The Performance of Enterprise Annuity and 30% Equity Simulation Portfolio
Roots of This Model
Pensions, especially the second pillar of occupational pensions, are divided into two models. Under the defined-contribution (DC) model — for example, 401(k) plans in the United States — both the employer and employee contribute and upon retirement the employee’s account balance is based on those contributions and the investment returns. Under this model, the retirement account and investment decision-making power are vested in the individual, who is free to choose among different financial products.
In the defined-benefit (DB) model, like that of CalSTRS and various state civil service pensions, as well as some enterprise pension funds, the pension plan is included on the balance sheet of the enterprise, which is fully responsible for the investments. The enterprise pays employees a predetermined percentage of their salary after they retire. The asset ownership and investment decision-making power, therefore, are vested in the enterprise.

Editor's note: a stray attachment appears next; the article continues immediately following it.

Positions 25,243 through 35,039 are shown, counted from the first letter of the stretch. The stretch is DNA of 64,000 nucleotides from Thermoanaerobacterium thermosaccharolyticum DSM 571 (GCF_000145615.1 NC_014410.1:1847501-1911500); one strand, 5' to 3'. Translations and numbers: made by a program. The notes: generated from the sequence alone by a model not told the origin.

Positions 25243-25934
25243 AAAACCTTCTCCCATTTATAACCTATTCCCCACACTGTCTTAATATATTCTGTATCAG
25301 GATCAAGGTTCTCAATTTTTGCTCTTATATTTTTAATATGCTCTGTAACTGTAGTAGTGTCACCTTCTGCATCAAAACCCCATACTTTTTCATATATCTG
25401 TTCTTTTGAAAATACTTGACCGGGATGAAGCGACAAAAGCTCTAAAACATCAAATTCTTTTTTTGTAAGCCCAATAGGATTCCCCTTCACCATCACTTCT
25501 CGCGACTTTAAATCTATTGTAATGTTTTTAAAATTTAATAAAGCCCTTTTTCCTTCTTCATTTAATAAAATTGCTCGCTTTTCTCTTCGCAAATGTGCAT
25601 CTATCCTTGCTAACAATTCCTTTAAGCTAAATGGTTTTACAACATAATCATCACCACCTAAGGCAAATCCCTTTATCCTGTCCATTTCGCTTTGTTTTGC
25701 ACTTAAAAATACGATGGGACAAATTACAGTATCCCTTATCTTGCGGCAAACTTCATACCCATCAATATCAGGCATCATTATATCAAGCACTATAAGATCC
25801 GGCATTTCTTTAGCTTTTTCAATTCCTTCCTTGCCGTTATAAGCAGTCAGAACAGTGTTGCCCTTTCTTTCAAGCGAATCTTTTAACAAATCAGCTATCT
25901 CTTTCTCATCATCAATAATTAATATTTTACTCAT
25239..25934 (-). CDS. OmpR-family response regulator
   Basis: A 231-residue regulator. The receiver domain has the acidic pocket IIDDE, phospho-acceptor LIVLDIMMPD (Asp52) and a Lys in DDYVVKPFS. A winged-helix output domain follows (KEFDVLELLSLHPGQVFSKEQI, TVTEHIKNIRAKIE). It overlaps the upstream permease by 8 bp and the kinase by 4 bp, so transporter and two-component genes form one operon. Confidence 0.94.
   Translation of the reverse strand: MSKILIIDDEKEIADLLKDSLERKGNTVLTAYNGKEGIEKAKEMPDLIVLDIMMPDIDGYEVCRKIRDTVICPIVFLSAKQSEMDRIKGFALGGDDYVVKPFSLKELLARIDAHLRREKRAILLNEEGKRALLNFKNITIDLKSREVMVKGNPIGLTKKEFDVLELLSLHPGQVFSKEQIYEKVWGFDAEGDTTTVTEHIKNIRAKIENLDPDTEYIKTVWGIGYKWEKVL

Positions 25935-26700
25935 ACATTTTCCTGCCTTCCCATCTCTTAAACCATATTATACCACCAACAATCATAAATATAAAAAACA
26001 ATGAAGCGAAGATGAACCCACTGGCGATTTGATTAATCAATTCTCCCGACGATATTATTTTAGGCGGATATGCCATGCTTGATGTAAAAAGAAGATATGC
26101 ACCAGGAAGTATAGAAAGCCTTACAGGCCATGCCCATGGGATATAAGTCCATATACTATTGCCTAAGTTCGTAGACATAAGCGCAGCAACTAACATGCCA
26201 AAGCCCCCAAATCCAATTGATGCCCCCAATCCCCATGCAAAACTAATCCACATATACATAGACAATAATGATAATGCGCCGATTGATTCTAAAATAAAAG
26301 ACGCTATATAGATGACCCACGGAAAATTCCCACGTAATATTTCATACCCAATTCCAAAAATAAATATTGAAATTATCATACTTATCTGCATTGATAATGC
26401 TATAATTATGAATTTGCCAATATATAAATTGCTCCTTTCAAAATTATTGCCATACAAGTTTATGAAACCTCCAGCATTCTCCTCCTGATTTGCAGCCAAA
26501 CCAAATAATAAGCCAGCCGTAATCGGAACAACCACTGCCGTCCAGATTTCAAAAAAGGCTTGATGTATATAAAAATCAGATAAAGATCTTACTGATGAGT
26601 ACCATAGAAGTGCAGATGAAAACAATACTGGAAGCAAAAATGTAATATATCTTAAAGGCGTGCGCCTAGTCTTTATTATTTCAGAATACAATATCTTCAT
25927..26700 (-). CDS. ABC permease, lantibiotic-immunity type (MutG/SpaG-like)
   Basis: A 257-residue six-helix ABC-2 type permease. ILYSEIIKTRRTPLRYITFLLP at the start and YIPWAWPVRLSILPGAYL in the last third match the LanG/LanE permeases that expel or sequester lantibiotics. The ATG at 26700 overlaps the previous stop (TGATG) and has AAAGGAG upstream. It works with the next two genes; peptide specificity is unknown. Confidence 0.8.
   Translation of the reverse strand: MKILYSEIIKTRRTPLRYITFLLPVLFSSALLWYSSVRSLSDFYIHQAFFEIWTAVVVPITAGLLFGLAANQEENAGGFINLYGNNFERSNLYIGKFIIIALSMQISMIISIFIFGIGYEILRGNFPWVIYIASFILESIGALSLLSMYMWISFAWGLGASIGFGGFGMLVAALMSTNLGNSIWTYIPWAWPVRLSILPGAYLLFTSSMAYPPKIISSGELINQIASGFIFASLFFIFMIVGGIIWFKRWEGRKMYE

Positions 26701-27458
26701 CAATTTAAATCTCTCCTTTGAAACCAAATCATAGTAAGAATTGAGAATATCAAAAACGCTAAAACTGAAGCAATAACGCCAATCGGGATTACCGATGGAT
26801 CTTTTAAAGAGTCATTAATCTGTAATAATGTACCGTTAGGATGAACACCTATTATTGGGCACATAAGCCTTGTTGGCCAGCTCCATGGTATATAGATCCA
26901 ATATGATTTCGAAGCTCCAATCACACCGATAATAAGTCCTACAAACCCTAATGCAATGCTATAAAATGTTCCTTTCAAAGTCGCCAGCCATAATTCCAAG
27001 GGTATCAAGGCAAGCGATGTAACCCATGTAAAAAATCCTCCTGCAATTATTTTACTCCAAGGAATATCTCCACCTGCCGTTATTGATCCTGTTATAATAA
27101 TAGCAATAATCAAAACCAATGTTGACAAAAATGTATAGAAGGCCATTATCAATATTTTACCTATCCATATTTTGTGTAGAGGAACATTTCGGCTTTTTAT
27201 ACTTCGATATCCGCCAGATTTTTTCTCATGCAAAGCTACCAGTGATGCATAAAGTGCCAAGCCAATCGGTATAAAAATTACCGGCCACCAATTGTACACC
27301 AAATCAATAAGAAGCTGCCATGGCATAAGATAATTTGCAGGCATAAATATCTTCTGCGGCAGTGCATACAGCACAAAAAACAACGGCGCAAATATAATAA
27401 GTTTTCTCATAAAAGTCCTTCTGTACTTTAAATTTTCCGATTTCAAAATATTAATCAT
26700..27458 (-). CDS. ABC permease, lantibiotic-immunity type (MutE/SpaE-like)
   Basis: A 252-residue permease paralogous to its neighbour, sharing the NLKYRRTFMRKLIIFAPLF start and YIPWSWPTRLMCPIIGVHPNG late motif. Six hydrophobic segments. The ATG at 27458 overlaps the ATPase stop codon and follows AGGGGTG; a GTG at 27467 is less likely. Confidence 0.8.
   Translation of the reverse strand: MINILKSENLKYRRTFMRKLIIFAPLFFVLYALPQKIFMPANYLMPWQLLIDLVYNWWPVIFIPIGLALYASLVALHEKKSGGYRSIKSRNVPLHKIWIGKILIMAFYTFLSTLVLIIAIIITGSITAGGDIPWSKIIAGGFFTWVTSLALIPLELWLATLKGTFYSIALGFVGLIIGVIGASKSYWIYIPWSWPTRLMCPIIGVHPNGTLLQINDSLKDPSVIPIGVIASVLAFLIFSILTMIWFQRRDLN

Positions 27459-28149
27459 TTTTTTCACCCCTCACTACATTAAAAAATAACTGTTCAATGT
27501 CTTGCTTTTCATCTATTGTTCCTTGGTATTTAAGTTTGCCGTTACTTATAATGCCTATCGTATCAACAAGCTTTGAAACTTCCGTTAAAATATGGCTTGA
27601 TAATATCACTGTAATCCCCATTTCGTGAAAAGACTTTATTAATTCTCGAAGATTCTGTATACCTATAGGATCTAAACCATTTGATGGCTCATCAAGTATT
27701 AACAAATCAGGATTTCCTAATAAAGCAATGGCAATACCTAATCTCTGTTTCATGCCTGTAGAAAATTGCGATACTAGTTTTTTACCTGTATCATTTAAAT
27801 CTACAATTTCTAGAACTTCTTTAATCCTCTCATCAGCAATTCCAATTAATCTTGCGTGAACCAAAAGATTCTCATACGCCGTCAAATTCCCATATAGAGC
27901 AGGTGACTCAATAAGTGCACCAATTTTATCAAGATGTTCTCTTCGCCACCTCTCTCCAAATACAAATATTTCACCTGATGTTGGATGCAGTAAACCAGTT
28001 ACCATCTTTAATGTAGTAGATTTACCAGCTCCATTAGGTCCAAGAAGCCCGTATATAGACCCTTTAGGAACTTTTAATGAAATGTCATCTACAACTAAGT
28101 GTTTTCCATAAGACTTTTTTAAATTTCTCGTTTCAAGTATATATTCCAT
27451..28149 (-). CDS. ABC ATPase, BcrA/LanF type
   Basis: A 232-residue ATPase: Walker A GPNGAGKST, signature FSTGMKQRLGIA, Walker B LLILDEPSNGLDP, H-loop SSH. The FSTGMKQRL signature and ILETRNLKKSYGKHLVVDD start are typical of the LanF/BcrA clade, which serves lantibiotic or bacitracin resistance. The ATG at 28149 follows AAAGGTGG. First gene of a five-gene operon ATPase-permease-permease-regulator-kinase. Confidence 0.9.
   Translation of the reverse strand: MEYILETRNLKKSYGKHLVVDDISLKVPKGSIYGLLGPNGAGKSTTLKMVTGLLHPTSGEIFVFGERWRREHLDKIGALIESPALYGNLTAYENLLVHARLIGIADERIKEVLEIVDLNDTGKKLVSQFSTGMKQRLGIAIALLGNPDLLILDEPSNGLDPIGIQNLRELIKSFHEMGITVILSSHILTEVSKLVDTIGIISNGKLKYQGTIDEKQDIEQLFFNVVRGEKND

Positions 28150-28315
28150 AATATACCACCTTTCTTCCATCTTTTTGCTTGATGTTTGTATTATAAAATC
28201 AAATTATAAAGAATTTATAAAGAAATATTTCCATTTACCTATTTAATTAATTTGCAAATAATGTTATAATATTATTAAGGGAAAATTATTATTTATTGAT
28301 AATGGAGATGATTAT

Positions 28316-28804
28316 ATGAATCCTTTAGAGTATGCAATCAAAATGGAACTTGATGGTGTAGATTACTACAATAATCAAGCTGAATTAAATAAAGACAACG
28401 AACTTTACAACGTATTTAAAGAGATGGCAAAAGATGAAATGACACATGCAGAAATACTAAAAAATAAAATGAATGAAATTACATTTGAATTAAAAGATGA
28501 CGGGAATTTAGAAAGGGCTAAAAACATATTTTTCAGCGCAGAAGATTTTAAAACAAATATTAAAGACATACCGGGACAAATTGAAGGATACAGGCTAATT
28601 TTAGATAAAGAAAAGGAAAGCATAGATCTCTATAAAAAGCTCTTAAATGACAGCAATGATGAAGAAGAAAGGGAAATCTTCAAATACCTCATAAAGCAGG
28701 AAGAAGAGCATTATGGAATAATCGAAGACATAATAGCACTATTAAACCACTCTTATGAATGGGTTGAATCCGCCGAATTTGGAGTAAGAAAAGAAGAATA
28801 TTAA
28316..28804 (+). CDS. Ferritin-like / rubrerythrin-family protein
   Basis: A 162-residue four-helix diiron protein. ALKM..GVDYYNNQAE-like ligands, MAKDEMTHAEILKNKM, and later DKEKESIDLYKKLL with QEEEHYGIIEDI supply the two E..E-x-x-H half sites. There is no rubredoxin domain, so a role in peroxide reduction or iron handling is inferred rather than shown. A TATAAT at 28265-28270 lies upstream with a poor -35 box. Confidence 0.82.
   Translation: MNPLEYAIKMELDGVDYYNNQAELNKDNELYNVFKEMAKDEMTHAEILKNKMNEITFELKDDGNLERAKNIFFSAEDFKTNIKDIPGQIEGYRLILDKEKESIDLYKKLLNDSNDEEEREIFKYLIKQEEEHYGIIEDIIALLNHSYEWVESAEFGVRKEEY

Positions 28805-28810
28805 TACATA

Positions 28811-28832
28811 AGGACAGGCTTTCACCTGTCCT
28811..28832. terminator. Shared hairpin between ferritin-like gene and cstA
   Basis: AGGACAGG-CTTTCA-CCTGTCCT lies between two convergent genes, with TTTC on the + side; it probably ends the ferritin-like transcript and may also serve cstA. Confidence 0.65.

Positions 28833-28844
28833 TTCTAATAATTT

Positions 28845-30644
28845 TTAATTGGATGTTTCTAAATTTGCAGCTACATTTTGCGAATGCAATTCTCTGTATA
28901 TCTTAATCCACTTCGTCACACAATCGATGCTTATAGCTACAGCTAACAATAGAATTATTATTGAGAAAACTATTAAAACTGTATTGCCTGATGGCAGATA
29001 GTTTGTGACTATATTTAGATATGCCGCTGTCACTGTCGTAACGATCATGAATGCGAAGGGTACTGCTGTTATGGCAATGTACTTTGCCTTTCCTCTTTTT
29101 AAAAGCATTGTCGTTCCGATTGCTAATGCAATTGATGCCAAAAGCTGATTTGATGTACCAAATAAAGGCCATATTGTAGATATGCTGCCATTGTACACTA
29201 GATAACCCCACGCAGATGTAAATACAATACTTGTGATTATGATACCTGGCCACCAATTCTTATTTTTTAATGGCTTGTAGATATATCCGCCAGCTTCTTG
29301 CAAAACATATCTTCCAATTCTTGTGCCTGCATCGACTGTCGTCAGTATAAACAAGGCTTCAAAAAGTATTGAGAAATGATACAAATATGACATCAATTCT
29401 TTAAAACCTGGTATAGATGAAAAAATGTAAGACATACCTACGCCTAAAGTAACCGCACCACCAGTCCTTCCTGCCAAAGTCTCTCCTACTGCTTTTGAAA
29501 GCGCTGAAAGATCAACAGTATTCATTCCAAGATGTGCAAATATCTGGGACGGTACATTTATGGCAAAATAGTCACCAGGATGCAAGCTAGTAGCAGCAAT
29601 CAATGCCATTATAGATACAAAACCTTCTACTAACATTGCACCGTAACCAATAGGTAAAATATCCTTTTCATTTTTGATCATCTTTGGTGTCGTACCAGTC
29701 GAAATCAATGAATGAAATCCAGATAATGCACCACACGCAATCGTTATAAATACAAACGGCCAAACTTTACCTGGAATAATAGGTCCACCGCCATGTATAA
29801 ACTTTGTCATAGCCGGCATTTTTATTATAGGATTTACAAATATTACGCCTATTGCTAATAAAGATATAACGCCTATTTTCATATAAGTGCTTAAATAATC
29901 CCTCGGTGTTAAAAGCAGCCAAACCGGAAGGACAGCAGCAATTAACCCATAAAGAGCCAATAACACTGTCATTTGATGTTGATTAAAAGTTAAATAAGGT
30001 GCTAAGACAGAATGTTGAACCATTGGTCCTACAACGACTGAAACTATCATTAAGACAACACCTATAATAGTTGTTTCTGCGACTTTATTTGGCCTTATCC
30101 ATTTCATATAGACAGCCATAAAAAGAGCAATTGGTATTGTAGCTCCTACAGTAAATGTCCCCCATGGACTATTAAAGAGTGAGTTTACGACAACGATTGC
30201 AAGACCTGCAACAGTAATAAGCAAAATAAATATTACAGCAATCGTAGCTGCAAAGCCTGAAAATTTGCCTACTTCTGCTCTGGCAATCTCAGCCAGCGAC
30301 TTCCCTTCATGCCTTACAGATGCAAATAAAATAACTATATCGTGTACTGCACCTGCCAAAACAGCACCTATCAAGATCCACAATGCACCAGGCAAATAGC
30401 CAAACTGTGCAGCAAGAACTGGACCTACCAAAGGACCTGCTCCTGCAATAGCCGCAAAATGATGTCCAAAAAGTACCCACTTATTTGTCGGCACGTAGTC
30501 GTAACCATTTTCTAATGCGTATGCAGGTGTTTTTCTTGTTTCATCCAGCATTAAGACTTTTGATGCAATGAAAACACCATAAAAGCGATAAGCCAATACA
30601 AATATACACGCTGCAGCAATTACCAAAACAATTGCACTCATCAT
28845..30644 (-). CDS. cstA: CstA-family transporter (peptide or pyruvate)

Both the DC and DB models are aligned in terms of asset ownership and investment decision making, and both guide investors toward long-term investments.
But under the DC model, each individual manages their own account. Those approaching retirement will tend to choose a stable and conservative investment strategy with a lower equity allocation, while their younger peers will likely opt for higher equity allocations. In this way, risk stratification is achieved.
For example, with 401(k)s, 77% of participants under the age of 30 invested more than 80% of their assets in equities in 2020. Overall, 60% of assets were invested in the equity markets.
With DB plans, short-term volatility does not affect an employee’s pension benefits. The employer will consider assets and liabilities from the perspective of the long-term balance of revenue and the pension plan’s expenditures and conduct investment operations with a long-term vision.